“At the moment they are doing council, one-by-one. Don’t forget Ipswich has been badly impacted as well, now Logan is experiencing it, they definitely will.

No-fly zone needed to stop Russia: Ukraine

A border checkpoint in Poland is crowded with refugees fleeing the war in Ukraine.
Photo: The Yomiuri Shimbun via AP Images

President Volodymyr Zelenskiy has urged the West to consider a no-fly zone for Russian aircraft over Ukraine after Moscow bombarded the country’s second largest city, drawing new sanctions from the West.

Russia faces increasing international isolation over its invasion of Ukraine, and hours of negotiations between the two sides on Monday failed to reach a breakthrough.

Ukrainian officials said Russian attacks in Kharkiv, a city of 1.4 million people, had killed civilians, including children.

In a video address, Zelenskiy said it was time to block Russian missiles, planes and helicopters from Ukraine’s airspace.

“Fair negotiations can occur when one side does not hit the other side with rocket artillery at the very moment of negotiations,” Zelenskiy said.

The United States has ruled out sending troops to fight Russia and officials have voiced concern about further escalating tensions between the world’s two biggest nuclear powers.

“A no-fly zone would require implementation,” White House Press Secretary Jen Psaki told reporters.

Such a move would require “deploying US military to enforce, which would be … potentially a direct conflict, and potentially a war with Russia, which is something we are not planning to be a part of”, she said.

Despite extensive Western sanctions, Russian President Vladimir Putin has shown no sign of reconsidering the invasion.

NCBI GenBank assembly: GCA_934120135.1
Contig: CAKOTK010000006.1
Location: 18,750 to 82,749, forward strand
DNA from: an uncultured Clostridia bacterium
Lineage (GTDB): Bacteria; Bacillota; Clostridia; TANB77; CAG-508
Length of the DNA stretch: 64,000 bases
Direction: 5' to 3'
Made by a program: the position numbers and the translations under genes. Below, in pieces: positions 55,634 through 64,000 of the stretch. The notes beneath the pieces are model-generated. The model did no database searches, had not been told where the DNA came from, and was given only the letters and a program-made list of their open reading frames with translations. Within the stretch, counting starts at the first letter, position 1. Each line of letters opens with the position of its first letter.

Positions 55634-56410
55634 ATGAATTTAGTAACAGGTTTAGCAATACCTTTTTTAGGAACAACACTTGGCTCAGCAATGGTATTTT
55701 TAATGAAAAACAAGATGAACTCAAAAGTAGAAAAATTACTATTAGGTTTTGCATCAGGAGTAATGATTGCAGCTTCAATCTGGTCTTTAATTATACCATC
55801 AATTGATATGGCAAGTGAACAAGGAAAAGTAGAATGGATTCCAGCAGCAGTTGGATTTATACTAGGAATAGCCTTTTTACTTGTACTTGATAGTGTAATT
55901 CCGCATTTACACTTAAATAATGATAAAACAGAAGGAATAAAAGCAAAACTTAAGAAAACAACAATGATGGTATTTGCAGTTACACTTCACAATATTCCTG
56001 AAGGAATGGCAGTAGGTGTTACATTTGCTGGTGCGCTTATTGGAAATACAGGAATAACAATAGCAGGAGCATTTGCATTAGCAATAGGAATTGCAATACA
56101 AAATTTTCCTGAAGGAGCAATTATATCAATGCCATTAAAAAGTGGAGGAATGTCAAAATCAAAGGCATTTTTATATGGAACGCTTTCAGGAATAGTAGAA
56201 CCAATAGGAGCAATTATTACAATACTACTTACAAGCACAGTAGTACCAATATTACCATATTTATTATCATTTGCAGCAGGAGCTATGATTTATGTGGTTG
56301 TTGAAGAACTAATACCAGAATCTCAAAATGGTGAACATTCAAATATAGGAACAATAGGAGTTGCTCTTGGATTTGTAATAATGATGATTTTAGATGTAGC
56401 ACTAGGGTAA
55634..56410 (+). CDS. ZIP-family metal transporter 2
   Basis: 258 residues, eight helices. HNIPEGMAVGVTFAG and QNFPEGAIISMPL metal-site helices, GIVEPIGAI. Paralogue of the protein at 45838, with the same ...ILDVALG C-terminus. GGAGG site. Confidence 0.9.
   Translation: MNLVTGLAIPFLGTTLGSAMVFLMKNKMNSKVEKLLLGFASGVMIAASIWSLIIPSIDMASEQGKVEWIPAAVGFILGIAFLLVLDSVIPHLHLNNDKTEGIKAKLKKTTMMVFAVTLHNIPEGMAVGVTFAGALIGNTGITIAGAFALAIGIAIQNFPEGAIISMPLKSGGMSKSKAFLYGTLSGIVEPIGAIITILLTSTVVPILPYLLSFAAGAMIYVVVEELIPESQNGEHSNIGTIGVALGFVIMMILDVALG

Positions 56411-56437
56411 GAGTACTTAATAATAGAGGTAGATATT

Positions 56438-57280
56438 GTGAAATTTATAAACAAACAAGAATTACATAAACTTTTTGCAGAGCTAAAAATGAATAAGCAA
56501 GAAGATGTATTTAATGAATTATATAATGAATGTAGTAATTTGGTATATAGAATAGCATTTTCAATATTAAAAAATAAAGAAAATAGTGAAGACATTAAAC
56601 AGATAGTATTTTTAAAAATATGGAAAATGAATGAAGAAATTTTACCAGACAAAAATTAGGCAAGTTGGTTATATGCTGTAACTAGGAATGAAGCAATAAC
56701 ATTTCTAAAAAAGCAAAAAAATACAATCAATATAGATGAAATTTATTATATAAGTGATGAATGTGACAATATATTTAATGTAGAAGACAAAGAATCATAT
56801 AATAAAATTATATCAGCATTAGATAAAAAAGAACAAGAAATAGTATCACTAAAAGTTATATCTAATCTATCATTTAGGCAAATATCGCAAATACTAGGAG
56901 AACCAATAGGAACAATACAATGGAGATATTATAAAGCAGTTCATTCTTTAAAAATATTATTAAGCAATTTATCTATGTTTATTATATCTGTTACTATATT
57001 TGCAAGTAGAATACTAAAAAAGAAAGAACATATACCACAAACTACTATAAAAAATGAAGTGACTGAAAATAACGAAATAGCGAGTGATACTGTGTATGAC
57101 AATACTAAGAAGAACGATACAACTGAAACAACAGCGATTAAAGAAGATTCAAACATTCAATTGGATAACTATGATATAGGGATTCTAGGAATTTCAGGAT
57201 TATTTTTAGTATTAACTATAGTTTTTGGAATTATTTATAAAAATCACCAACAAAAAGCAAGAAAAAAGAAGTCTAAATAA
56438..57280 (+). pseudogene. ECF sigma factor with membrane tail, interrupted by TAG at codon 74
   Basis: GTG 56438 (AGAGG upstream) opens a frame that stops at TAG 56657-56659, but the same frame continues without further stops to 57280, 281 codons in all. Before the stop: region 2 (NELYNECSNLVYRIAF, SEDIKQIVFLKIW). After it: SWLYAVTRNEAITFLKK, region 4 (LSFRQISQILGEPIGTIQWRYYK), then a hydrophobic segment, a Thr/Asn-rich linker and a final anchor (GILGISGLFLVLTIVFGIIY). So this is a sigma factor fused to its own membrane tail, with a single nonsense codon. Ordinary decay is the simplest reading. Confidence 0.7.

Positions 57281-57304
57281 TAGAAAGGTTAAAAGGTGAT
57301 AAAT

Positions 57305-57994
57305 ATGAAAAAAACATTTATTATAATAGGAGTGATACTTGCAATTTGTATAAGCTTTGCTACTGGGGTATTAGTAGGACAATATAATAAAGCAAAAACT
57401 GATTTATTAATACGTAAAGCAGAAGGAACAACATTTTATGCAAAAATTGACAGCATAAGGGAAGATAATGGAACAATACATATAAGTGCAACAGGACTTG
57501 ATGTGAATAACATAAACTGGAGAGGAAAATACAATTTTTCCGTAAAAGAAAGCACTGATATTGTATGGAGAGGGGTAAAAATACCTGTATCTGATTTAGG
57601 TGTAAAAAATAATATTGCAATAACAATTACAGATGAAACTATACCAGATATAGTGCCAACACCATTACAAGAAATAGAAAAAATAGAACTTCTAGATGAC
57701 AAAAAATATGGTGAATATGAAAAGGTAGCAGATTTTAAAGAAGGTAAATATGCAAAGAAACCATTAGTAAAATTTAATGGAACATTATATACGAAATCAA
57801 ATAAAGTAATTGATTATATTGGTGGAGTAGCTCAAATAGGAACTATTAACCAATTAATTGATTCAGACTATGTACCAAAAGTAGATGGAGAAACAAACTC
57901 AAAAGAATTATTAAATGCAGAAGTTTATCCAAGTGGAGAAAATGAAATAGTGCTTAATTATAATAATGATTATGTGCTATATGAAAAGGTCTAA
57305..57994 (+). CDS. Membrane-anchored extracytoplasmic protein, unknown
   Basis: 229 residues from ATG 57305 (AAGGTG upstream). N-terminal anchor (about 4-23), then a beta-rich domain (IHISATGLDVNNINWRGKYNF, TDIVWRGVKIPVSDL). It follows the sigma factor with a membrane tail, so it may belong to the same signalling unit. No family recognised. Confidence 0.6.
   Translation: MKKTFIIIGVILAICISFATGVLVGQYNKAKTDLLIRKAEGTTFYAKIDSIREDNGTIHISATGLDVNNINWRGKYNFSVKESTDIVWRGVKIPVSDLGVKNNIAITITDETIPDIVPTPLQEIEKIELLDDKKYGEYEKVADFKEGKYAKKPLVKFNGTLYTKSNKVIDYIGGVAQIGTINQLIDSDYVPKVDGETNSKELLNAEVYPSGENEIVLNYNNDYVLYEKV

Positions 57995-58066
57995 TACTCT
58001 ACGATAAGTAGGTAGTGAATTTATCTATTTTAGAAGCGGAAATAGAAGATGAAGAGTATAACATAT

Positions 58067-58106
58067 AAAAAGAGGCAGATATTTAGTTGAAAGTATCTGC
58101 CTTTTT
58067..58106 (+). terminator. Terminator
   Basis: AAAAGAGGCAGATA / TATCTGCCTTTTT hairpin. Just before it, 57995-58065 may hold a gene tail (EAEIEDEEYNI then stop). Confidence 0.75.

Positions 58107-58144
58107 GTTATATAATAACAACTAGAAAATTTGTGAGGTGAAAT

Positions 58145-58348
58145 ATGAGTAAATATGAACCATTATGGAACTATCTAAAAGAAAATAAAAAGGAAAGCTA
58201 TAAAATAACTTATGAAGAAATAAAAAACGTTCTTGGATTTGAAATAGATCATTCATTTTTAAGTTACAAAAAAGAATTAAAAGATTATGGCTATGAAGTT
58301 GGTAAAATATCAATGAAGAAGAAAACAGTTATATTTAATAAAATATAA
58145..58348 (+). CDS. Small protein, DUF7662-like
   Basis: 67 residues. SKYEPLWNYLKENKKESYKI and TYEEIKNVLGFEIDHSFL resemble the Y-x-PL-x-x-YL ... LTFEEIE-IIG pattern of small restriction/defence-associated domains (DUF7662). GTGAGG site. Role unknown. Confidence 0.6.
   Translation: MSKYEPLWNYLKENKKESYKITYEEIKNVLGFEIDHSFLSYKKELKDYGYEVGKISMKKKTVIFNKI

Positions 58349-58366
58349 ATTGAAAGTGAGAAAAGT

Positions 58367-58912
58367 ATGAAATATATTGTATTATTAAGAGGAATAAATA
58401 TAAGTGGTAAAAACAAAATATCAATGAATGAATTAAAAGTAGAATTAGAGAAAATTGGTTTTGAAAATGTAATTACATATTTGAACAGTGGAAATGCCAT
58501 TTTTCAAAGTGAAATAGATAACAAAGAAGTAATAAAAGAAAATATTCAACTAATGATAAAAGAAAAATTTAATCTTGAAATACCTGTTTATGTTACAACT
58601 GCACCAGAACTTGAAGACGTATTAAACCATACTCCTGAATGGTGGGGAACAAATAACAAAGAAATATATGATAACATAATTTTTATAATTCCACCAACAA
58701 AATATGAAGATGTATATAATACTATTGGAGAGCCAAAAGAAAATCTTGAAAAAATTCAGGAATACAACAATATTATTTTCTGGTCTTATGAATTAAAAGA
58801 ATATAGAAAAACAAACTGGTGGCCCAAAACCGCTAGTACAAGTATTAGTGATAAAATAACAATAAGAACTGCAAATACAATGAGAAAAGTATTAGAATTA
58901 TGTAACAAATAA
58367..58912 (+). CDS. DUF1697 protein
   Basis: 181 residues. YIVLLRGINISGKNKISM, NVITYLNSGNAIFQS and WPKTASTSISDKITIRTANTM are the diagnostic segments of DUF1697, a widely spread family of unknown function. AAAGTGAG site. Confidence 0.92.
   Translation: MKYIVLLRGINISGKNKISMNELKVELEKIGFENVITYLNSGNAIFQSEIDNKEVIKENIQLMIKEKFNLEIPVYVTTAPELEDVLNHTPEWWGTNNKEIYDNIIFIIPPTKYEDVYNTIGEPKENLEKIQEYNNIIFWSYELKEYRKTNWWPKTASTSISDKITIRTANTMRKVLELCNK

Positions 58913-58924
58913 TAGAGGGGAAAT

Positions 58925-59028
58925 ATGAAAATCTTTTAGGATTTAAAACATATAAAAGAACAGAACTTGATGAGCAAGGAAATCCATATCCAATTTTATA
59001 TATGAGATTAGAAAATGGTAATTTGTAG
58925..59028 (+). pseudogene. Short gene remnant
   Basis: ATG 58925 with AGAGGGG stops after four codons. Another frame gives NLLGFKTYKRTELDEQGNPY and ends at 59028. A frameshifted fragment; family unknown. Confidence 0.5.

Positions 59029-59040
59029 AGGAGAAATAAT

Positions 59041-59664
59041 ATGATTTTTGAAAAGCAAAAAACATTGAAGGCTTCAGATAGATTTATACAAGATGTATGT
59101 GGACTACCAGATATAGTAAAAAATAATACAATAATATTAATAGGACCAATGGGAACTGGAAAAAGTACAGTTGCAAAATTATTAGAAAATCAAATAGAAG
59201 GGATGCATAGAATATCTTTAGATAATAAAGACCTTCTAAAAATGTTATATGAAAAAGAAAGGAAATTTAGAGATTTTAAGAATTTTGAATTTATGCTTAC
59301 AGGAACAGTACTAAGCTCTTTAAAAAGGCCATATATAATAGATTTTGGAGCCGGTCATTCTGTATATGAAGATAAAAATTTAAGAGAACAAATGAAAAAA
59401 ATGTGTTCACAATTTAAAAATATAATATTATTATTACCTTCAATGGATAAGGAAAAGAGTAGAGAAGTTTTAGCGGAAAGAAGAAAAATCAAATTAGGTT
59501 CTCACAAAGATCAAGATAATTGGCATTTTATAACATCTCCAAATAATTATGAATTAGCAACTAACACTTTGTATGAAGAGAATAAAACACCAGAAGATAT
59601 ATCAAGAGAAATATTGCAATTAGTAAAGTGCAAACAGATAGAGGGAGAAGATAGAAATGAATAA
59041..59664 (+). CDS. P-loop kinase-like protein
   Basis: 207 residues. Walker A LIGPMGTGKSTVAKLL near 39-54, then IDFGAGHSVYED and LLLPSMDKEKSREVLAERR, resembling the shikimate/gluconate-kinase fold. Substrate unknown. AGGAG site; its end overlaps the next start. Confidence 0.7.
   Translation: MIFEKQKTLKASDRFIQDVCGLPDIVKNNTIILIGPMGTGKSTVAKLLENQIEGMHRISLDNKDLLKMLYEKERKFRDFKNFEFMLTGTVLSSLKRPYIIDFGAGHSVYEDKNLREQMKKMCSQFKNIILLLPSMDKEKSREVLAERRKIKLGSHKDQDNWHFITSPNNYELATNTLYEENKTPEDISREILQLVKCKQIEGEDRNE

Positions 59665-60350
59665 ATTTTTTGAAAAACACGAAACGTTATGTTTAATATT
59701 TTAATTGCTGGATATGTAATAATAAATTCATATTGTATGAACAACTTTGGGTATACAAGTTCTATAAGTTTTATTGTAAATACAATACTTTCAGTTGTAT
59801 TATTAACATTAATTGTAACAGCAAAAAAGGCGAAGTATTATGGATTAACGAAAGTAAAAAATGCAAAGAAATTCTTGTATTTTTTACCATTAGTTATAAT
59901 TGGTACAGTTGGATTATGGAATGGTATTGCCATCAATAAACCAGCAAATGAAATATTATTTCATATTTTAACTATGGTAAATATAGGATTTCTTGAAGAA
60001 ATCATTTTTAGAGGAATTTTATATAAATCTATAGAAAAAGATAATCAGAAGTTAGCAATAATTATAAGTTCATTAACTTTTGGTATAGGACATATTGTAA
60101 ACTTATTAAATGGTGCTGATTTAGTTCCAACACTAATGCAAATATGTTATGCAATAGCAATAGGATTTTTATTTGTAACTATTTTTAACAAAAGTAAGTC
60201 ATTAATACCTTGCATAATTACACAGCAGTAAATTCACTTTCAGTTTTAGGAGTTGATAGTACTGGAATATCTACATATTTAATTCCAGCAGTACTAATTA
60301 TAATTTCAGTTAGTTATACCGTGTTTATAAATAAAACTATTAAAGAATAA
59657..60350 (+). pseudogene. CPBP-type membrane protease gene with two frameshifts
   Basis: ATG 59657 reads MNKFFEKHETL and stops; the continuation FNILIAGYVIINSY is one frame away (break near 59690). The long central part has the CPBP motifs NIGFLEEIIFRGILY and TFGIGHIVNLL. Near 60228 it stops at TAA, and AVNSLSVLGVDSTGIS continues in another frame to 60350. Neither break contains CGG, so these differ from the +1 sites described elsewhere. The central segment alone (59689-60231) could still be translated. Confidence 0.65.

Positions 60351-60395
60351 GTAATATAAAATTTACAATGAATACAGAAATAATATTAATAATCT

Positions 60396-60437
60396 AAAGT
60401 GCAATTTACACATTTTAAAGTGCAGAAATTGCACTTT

The Russian leader put his nuclear forces on high alert on Sunday, though a senior US defence official said Washington had still not seen any “muscle movement” following the announcement.

SA public servants told to return to the office

Public sector employees are being advised to return to the office, with the State Government removing a cap that that had required 50 per cent to work from home.

It comes as South Australia yesterday recorded 1358 new COVID cases and the death of a man in his 80s who had tested positive.

Treasurer and Public Sector Minister Rob Lucas last night said he had decided to remove the 50 per cent density limit for non-essential public sector workers, with government agencies now encouraged to return their employees to the office “safely”.

He said it would provide much-needed stimulus and activity for CBD businesses which rely heavily on support from office workers.

“While we don’t expect this decision will result in 100 per cent of eligible employees returning to the office, given the sector’s support for flexible working arrangements, we do expect there will be a significant uplift in numbers returning to the city, safely,” Lucas said.

“This will be welcome news for many CBD businesses, particularly cafes, restaurants, pubs and other retailers, who rely on foot traffic and support from office workers.”

Lucas said employees would still need to adhere to COVID-safe practices, including maintaining physical distancing and washing or sanitising hands regularly and that masks would be required where physical distancing can’t be maintained.

Property Council SA executive director Daniel Gannon welcomed the announcement and said private sector businesses should follow suit.

“This is a great decision and one that will be welcomed with open arms by CBD landlords, retailers, and small business owners,” he said.

“It’s important to remember that it is safe to leave your house, it is safe to have dinner in the city, it is safe to return to the workplace – and there is now no longer any density impediment stopping you.”